Culture Consumption: April 2024

The Night Eaters is a gorgeous graphic horror novel by by Marjorie Liu and Sana Takeda, which tells the story of a Chinese American family. Ipo and Keon, the parents, are in town visiting their children, twins Milly and Billy, who are working hard to keep their restaurant afloat. Despite their hard work, however, the parents wonder if they’ve been too soft on their children, wondering if they are going to be able to stand on their own.

Underlying this struggle is a deeper mystery. The house across the street is overgrown and eerie in appearance. When Ipo enlists her children to help her clean up the house, the hellish truth behind the haunted structure is revealed, as well as hidden family truths.

The story feels both grounded in family conflict, while at the same time providing an interesting exploration of the fantastical — along with darker and more dangerous threats that are likely to come in future volumes. This, combined with the stunning, layered artwork makes for a beautiful, unsettling book. I can’t wait to read more from these authors, and I may have to also catch up on their previous work, Monstress.

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Culture Consumption: March 2024


The Haunting of Velkwood by Gwendolyn Kiste

Gwendolyn Kiste is one of my favorite horror writers — in a large part because of the way she centers female friendships and love. Her characters and their relationships with each other are interesting and complex and messy, and this is equally true with her latest novel The Haunting of Velkwood.

When the block of homes within the Velkwood Vicinity suddenly turned into a ghostly apparition with all of the families trapped inside, only three young women (away at college at the time of the event) survived. The site became a hot spot for occultists and scientist hoping to understand the strange phenomena and how it is tied to the afterlife. Haunted by pestering reporters and by memories they’d rather keep secret, the three young women attempt to move on with their lives, with varying degrees of success.

Years later, Talitha Velkwood is alienated from her former friends and living a kind of half-life in a grungy apartment with a crappy job that barely pays the rent. The dour routine of her life is dirupted, when Jack, a new occult researched of the Velkwood phenomena, contacts her about a new project to investigate the haunted neighborhood. Exhausted by her relentless present, she agrees to return home with him in the hopes of seeing her eight-year-old sister one more time. She steps back into the void of her own home and begin to dredge up the remnants of the past — and act that brings her back into contact with her fellow survivors.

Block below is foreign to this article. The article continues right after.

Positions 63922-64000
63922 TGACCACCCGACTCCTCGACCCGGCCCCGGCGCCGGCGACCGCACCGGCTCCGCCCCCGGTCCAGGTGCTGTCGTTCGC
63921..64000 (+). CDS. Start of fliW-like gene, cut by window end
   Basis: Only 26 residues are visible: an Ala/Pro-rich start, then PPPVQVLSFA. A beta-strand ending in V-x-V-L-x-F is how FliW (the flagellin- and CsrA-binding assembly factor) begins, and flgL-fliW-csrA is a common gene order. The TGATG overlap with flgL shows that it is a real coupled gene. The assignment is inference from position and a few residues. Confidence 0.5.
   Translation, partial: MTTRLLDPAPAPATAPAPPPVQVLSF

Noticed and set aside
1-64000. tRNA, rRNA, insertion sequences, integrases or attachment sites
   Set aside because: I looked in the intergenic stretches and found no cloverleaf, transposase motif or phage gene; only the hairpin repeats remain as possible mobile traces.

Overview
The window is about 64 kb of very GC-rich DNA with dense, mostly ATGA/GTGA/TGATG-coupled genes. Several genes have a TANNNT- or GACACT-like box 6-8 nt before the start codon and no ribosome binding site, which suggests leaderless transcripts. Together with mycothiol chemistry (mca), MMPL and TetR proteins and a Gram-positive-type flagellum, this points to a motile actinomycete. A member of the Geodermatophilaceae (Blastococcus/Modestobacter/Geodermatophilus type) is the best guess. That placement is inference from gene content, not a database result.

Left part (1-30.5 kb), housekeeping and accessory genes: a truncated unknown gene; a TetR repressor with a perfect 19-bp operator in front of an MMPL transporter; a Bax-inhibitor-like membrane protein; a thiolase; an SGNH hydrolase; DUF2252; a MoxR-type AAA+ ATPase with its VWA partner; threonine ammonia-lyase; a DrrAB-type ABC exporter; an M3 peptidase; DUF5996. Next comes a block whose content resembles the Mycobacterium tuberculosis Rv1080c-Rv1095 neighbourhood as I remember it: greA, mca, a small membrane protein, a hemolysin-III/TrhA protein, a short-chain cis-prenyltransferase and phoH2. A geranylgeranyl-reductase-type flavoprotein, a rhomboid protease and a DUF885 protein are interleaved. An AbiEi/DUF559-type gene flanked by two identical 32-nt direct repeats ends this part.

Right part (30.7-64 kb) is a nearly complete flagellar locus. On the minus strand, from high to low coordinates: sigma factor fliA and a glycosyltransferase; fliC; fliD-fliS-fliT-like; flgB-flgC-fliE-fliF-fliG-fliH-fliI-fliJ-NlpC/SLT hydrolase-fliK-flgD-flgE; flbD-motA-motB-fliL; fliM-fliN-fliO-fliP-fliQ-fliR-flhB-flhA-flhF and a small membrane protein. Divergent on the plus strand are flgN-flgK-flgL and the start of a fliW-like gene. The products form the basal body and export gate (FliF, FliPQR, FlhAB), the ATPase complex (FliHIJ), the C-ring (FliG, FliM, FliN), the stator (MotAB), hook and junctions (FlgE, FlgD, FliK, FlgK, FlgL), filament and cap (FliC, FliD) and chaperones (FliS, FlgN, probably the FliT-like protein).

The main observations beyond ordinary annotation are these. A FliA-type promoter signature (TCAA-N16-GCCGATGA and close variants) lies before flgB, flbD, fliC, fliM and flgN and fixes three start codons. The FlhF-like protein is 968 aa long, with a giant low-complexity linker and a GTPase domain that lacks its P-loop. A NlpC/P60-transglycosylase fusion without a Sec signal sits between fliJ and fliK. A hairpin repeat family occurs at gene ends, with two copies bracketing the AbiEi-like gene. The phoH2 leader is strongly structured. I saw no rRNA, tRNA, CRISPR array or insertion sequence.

A Seemingly Impossible Adventure by Laura Madeline Wiseman

An Apparently Impossible Adventure by Laura Madeline Wiseman is a beautiful collection of poetry that explores the magical and wondrous in everyday experiences. The narrator of this collection processes the isolation of mundanity and personal loss through a longing for magic. And these prose poems feel both confessional and like a kind of spell casting, drawing the reader into their world.

At the free special exhibit opening on contemporary fairy folk art at the university art museum, I’m sure fairies are hiding behind the trees in the photograph, behind the girl, the one like your sister, with the candy cigarette. This is America, the late 1980s of outlandish white ruffles, plastic wristwatches, hair sunbleached and wild.

from “Candy, Cigarettes, and Fairies”

The lake that was an ocean, the coffee can, backseat’s chrome, hours of sun on road, flooded trees, while nude beneath bark, shimmered. The back of her head silvered-blonde, the back of hers fire-streaked, my kid sister’s big eyes, glinted. The dolls unraveled from sparkly clothes, dark self from bright others, one country’s sunrise from another’s sunset.

from “Radiance”

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Culture Consumption: February 2024

Here’s my month in books, movies, television, and games.


In T. Kingfisher’s What Feasts at Night, Alex Easton is still recovering from the terrifying events that occurred at the Usher manor (in the first book, What Moves the Dead). All they want is to rest and idle away their days in the routine of noise and delights of Paris, but “instead, as a favor to Angus and Miss Potter, they find themself heading to their family hunting lodge, deep in the cold, damp forests of their home country, Gallacia. In theory, one can find relaxation in even the coldest and dampest of Gallacian autumns, but when Easton arrives, they find the caretaker dead, the lodge in disarray, and the grounds troubled by a strange, uncanny silence. The villagers whisper that a breath-stealing monster from folklore has taken up residence in Easton’s home. Easton knows better than to put too much stock in local superstitions, but they can tell that something is not quite right in their home. . . or in their dreams.”